As they say, children are our future. For at least eight hours a day kids are in school learning and socializing and forming the personalities and opinions that will make them who they ultimately grow up to be. Sometimes it’s hard to keep up with everything going on in kids’ lives—between sports and social clubs, midterms and senior proms, it can all get a little overwhelming.
Once a week you’ll get an inside look at what’s happening in Cartersville’s schools. From upcoming events you’ll want to attend to fundraisers you’d like to contribute to and special stories that will make you smile, you’ll get the scoop on all things schoolroom.
Some of the most special times children will remember from school are trips taken with classmates to new and exciting places.
“The kids learned all about the history of Coke and got to see how it’s made,” said Excel’s fifth-grade math teacher, Francie Brown. “We were able to see the assembly process with all the conveyor belts going from carbonation to bottling and all that stuff. The kids loved it.”
Each of the students received a complementary Coke in a glass bottle as a keepsake.
“The highlight of the trip was a 4-D movie about Coke,” Brown said. “It was interactive with seats that moved back and forth. Things popped out and tickled you from the seats, and little squirts of water would splash you. The kids loved it.”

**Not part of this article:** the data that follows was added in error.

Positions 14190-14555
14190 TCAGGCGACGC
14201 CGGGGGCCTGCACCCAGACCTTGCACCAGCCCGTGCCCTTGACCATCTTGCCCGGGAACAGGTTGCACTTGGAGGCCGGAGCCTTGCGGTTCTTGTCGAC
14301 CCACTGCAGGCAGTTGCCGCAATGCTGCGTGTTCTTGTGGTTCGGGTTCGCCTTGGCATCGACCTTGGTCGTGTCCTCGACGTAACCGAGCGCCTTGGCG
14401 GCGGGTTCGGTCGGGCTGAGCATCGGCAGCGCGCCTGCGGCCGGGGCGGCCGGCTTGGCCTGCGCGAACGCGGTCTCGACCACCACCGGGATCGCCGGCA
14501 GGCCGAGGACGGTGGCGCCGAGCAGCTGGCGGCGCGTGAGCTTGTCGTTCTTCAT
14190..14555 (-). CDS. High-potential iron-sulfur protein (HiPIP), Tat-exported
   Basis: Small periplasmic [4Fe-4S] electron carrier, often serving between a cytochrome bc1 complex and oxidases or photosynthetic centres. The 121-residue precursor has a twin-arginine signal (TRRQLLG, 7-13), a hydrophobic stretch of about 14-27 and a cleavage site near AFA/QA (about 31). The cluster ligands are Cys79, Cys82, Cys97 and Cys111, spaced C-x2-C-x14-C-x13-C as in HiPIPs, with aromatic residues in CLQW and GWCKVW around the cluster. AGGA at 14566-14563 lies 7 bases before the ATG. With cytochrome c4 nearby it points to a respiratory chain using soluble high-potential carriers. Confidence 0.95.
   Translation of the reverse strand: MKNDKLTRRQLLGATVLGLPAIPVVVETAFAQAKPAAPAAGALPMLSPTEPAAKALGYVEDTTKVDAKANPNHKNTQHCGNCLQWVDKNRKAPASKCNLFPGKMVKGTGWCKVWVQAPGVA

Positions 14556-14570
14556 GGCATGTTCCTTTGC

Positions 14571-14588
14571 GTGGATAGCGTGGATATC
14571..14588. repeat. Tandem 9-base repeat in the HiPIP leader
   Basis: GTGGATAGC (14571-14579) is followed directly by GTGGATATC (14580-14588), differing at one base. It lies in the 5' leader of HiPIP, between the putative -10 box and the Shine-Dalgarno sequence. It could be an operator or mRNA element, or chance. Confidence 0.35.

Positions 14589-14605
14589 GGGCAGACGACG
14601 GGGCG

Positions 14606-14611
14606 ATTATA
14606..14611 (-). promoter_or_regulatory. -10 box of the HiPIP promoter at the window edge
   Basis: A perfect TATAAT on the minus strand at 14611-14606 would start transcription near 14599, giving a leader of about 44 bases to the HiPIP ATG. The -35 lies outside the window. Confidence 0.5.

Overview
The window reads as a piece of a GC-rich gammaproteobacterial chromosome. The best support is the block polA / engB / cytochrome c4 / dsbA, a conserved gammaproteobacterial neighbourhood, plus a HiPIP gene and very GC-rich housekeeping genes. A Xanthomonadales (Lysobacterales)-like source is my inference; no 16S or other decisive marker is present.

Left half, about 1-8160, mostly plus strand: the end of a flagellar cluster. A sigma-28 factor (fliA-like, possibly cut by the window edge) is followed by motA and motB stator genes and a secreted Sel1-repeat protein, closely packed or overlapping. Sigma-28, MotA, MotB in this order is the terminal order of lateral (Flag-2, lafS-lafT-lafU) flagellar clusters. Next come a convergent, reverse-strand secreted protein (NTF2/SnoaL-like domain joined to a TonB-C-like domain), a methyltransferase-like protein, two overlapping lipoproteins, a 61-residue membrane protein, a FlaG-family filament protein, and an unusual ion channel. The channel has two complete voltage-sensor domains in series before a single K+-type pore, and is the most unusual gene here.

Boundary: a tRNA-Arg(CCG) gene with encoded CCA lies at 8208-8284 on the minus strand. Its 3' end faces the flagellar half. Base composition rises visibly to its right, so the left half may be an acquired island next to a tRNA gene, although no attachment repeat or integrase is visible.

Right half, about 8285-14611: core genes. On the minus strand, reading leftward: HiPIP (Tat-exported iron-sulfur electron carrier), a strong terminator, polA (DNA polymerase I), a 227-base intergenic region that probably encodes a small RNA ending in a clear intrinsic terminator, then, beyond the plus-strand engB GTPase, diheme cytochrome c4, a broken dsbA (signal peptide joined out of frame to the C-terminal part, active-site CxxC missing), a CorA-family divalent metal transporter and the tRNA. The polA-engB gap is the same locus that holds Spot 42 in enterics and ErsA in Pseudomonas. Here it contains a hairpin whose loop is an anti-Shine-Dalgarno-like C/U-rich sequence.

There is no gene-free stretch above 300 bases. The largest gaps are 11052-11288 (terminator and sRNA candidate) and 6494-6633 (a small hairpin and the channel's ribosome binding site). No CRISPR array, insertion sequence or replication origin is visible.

Of course the students got to enter the famous Coke sampling room, where museum guests can taste Coke from around the world. The taste is dramatically different from country to country. The tasting usually ends up being a surprisingly funny experience.
“There were 64 different types of Coke from all different cultures,” Brown said. “There is one notorious Coke called The Beverly. I think it was from Italy, and it tastes like carbonated salt water. The kids all got excited about that one.”
It was an adventure for the students and the teachers from room to room. The kids got to take photos with the classic polar bear mascot.
“The bear’s head moved around, and it blinked,” Brown said. “It was really cool. They were fascinated by the polar bear.”
The students got to see old-fashioned Coke machines and Olympic torches from every year of the games that Coke was a sponsor, and they learned there is a different coke bottle for each state in the nation.
Brown said there is a definite benefit to exposing kids to these kinds of adventures.
“I thought it was great that they realized Coke is not just a U.S. thing and that Coke contributes to the Olympics and provides a lot of jobs all over the world,” Brown said. “Coke is a part of our culture, and the trip let them see the way the country has changed over time just since Coke has been around.”
Excel offers many such field trip opportunities to its students.
“The same day we were at The World of Coke, 18 of our fourth-graders went to the Georgia Aquarium,” Brown said. “At the aquarium they got a behind-the-scenes tour that was just for the kids. Parents couldn’t even go back there. It was a really special experience for them.”
Excel offers each grade at least one big field trip a year. They go to places like the , the Georgia Aquarium, Zoo Atlanta sleepover events, and the kind of big-deal trips that are not only educational, but fun too.